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Fighting antisemitism Italy has a plan, and it starts in schools

A new tool, rich in ideas and substance, to help teachers “to face the old and new prejudices that weaken coexistence at school and in society”. This is the purpose of the Guidelines on the fight against antisemitism in schools presented last week with the presence and participation of the Italian Minister of Public Education Patrizio Bianchi who strongly wanted this project. “I am grateful to the minister for his sensitivity, on these issues the harmony has been great”, said to Pagine Ebraiche Milena Santerini, national coordinator for the fight against antisemitism at the Presidency of the Council of Ministers. “It is also significant that the new phase of the strategy presented to the government in recent months started from the school: the area where future is most thought about and built”.
This theme was developed also in the speeches by the President of the Union of the Italian Jewish Communities Noemi Di Segni, the head of the Department for the education and training system Stefano Versari, the director of ODIHR Office for Democratic Institutions and Human Rights – OSCE Matteo Mecacci, the head of the Italian delegation to IHRA Luigi Maccotta, Melissa Sonnino of CEJI – A Jewish Contribution to an Inclusive Europe and of the director of the Directorate for Students, Inclusion and School Guidance Antimo Ponticiello.
Elaborated with the contribution of a group of experts, the guidelines open with a reference to the operational definition of the International Holocaust Remembrance Alliance and with an overview of the different forms of contemporary antisemitism from traditional anti-Judaism to neo-Nazi and neo-fascist hatred, from Holocaust denial to hostile feelings towards the existence of the State of Israel.
Also under the lens are prejudices in the economic and financial sphere and hatred of Jews “as such”. These are necessary premises to deal with proper education in the classroom (“conscious and unconscious prejudices”, “conspiracy theories and conspiratorial mentality”, “trivialization and distortion of the Shoah”). Specific indications are therefore provided for “study topics” and “didactic aspects”.
The creation of study paths that make Jewish culture and history known in their entirety is hoped for. Generally neglected, it is pointed out, is “the social and cultural contribution given over time by Jews in Europe, their living conditions, the presence and intertwining of populations in the various regions of Italy”. Preoccupation is expressed about the spread, also among young people, of “the language or images associated with the Shoah out of derision or ‘black humor’, the association between victims and losers (in sport and life), and the comparison between the treatment used by the Nazis towards Jews to infinitely different contemporary events”.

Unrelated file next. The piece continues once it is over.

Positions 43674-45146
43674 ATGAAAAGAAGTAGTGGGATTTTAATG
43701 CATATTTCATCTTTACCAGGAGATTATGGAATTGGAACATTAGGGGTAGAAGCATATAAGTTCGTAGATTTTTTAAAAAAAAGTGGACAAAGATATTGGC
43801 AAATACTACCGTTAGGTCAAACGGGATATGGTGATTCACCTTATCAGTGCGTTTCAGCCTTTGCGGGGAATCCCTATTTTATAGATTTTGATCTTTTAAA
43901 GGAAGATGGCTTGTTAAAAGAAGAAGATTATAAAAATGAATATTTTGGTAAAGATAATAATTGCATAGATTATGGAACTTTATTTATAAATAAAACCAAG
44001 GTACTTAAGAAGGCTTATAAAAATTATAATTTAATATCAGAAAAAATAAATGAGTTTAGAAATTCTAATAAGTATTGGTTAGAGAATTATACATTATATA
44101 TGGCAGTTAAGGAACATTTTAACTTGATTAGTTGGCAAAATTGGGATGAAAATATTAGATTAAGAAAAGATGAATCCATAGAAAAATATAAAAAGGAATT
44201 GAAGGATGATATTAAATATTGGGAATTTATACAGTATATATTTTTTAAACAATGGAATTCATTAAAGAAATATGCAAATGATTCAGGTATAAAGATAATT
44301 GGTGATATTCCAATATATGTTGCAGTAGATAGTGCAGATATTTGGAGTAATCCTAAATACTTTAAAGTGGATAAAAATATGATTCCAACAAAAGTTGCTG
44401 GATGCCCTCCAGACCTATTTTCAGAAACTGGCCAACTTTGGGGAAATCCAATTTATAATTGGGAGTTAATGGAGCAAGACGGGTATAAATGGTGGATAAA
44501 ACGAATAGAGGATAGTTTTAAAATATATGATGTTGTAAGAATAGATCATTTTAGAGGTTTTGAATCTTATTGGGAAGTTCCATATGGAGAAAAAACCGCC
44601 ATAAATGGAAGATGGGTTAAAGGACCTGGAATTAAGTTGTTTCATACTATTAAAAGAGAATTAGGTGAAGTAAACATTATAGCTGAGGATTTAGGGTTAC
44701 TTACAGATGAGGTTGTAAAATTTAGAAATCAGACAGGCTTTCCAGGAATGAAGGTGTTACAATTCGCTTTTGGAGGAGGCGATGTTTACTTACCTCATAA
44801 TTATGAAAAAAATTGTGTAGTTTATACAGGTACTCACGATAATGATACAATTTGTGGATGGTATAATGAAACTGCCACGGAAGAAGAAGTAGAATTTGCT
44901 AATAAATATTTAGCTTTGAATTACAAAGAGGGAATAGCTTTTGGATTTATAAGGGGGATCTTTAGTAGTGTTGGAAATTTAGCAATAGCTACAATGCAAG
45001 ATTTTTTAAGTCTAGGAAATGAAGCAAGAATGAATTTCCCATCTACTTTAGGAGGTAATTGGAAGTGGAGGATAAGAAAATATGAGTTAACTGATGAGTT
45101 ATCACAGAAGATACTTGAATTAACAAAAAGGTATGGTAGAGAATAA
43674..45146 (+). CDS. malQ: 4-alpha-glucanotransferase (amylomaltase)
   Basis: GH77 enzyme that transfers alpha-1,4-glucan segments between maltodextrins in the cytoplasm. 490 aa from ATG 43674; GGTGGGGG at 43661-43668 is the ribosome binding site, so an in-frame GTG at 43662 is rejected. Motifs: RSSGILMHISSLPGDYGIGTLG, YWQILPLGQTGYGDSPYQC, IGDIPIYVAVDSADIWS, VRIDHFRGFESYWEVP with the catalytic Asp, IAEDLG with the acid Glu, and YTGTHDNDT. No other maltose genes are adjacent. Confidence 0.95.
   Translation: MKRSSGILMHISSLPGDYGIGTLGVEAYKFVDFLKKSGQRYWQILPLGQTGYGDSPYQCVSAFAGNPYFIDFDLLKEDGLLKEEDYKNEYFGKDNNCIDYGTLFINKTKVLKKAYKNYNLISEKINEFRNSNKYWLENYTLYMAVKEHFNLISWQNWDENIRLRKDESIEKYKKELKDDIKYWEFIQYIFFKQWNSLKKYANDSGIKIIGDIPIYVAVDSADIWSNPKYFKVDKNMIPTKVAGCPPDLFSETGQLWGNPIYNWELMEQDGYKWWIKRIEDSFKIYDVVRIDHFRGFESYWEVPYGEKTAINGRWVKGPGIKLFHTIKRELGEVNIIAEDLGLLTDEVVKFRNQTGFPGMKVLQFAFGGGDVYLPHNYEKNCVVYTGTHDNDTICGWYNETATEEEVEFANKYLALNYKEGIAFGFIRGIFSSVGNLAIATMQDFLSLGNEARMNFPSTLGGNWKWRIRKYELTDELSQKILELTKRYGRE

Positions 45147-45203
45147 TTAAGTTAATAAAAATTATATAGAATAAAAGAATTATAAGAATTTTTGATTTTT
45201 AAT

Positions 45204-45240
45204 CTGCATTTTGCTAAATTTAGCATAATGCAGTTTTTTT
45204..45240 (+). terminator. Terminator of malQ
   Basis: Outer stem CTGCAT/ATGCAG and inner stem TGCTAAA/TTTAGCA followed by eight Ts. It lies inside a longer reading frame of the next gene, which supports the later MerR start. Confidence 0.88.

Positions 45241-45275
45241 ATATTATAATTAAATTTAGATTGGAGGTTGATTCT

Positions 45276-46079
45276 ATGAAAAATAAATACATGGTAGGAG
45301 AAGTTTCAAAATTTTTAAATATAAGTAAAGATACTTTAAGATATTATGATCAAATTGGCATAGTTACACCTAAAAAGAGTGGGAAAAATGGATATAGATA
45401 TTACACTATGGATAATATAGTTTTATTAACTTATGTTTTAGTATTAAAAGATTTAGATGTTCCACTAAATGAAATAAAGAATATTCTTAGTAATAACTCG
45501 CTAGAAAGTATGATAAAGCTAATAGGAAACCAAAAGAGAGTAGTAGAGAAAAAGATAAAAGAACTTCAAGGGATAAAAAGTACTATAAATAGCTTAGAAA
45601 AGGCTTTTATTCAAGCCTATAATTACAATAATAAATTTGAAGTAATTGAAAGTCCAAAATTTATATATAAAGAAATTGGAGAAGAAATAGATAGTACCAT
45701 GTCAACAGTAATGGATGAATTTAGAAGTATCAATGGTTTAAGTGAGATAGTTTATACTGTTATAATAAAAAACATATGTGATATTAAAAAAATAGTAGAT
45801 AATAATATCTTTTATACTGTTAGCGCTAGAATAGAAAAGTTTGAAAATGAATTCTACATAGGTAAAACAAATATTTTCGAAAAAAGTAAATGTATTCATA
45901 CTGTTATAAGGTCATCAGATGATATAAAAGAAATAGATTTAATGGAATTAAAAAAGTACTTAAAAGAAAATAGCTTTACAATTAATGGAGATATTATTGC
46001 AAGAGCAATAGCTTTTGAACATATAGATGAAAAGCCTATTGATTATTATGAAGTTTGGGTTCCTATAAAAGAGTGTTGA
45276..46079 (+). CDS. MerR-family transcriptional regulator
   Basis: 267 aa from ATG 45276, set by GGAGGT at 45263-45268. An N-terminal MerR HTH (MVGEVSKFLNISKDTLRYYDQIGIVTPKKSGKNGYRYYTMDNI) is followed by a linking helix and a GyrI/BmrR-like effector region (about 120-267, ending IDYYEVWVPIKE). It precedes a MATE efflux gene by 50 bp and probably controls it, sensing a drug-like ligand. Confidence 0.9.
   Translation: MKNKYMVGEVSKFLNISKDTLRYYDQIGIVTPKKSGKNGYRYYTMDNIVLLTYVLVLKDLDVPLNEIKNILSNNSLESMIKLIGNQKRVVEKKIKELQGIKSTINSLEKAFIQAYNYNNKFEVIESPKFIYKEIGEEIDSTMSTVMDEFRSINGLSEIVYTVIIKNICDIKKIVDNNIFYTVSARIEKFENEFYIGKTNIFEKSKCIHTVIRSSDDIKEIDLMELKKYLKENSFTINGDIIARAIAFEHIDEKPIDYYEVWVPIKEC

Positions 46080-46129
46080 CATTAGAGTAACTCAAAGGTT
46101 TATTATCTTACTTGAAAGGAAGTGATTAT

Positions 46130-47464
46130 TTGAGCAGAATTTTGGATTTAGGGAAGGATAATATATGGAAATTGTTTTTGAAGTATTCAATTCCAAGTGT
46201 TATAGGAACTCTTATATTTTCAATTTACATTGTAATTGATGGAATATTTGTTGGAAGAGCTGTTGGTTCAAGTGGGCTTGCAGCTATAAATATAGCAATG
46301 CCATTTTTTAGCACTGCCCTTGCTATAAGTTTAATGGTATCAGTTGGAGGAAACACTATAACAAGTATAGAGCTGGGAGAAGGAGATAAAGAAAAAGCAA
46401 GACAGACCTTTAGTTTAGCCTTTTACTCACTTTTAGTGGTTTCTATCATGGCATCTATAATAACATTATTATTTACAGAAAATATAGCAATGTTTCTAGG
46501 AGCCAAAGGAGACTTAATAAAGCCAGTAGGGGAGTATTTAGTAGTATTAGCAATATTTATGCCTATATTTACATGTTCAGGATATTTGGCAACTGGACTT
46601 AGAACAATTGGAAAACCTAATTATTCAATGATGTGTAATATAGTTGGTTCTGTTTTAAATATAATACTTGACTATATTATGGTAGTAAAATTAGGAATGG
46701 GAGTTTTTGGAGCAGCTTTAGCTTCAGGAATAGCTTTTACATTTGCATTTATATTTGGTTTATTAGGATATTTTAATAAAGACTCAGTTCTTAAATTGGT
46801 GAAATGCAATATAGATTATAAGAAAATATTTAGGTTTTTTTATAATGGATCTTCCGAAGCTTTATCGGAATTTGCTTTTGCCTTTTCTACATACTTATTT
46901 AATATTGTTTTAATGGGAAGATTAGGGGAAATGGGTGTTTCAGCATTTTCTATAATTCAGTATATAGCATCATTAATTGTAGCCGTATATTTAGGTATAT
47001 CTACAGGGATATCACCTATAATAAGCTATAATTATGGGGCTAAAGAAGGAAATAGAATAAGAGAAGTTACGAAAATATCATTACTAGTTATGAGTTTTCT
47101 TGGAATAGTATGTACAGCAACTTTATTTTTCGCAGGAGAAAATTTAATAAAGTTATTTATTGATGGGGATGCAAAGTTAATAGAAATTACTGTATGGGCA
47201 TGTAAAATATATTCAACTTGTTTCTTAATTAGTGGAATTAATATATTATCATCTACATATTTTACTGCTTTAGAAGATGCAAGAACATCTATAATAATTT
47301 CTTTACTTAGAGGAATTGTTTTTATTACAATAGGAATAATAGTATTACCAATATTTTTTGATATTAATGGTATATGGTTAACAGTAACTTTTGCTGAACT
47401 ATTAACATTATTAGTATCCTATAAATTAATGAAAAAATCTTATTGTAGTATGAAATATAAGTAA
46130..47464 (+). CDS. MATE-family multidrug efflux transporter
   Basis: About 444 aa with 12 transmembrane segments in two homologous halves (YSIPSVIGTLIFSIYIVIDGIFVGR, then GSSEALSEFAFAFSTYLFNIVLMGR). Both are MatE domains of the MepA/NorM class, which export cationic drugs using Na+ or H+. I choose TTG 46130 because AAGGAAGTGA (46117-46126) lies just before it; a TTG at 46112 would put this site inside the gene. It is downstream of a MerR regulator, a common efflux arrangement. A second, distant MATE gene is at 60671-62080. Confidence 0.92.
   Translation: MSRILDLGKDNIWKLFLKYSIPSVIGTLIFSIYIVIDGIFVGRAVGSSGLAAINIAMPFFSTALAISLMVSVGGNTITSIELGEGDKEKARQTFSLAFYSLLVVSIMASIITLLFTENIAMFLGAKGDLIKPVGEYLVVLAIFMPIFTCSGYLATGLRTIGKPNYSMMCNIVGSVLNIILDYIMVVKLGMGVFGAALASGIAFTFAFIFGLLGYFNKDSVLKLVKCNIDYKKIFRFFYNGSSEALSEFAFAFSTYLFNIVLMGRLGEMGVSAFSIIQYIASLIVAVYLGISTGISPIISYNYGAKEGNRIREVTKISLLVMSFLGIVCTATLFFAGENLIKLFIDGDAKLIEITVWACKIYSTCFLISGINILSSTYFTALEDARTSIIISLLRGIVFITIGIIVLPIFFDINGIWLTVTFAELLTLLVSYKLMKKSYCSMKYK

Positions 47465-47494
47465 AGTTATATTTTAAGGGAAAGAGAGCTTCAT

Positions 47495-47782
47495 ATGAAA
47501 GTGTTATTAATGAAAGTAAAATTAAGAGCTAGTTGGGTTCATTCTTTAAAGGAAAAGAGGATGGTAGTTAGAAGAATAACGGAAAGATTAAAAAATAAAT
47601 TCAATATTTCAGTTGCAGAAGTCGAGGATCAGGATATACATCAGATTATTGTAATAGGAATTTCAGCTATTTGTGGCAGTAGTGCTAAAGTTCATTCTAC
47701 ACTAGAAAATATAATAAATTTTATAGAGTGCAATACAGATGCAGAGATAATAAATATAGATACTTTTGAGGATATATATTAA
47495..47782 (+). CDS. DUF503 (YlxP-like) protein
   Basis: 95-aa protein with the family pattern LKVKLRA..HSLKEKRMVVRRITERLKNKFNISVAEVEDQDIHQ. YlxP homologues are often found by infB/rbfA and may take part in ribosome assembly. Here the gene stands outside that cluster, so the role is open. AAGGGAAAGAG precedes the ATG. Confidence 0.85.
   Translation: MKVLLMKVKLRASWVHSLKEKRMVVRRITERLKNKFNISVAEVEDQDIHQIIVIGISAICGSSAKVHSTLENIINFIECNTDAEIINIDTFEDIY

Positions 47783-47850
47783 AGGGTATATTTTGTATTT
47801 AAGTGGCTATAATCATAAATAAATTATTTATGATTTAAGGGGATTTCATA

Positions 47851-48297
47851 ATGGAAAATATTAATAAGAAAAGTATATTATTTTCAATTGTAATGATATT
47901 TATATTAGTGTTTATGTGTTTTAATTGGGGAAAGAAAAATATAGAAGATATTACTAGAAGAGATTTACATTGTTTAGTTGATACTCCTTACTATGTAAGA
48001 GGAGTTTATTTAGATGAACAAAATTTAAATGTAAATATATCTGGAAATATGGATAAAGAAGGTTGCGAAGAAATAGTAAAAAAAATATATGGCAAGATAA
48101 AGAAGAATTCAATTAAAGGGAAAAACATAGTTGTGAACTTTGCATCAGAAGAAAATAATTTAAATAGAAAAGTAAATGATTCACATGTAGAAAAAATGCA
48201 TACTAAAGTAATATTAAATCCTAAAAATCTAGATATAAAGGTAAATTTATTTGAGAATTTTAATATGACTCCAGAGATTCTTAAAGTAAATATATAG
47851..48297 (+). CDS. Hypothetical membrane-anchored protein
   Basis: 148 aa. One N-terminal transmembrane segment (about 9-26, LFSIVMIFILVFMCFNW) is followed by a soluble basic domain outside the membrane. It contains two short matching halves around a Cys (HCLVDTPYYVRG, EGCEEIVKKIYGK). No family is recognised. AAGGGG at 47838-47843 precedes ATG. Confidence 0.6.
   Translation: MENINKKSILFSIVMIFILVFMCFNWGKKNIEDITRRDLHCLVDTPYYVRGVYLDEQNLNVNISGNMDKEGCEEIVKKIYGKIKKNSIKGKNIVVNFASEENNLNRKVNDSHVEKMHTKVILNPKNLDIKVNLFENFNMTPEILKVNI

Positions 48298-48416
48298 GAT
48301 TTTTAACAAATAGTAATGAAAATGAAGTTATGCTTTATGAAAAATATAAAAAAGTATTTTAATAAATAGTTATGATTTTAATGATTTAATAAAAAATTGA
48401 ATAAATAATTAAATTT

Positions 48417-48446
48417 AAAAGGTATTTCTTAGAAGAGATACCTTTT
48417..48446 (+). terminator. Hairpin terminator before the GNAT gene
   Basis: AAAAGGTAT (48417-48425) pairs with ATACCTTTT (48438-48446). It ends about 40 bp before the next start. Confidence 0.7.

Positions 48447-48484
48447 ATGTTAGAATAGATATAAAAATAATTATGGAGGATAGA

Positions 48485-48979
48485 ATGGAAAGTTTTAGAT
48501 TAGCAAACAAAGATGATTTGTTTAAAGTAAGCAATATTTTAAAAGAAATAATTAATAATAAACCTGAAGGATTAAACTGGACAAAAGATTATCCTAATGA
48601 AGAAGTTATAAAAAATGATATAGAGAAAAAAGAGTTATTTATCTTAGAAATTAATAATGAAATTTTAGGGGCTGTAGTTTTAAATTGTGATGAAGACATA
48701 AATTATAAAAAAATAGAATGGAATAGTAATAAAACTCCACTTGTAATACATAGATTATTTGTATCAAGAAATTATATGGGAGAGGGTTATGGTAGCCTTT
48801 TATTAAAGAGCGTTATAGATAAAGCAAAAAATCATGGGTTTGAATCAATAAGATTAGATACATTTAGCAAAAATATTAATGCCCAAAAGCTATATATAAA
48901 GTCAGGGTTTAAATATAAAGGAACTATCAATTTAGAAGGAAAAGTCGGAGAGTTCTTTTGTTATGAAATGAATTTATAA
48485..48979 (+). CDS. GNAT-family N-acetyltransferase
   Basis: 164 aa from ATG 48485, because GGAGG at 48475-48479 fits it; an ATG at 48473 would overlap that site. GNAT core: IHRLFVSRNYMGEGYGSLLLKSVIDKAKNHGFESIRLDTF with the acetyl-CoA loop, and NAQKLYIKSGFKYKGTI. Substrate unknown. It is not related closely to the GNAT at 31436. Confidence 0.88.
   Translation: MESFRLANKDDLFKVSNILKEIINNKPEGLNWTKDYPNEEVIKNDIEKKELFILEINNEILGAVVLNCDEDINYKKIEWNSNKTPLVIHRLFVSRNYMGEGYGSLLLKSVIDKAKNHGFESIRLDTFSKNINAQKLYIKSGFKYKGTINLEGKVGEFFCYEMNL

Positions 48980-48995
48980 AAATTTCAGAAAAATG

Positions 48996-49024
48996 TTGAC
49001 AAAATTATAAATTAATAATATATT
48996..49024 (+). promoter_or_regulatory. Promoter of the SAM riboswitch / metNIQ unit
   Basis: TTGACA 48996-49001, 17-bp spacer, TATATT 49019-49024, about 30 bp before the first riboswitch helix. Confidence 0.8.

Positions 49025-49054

The guidelines’ beacon is clear: the fight against antisemitism concerns the community as a whole, without any exception. Therefore, avoiding the action is not possible. “Due to its historical, political, religious, and cultural specificities for other forms of discrimination, and for that unicum that is the Shoah, it represents an essential challenge in the general interest”, emphasizes Professor Santerini in her introductory text. It is a challenge to be faced by involving “all members of the school community: pupils and students, teachers, families, staff, and managers”.
Minister Bianchi agreed: “There is a strong need to take up the challenge of memory and knowledge of the Holocaust”. In this perspective, he added, the guidelines are candidates to be “an important step for a common commitment, a new teaching tool aimed above all at the world of teachers and students”. It is an initiative born and developed with the aim of “cultivating young people awareness so that on the theme of antisemitism the whole society would assimilate the values that the Holocaust invites us not to forget: peace, equality of all human beings, and respect for the dignity of persons and the values of civil coexistence”.

Above, national coordinator for the fight against antisemitism Milena Santerini.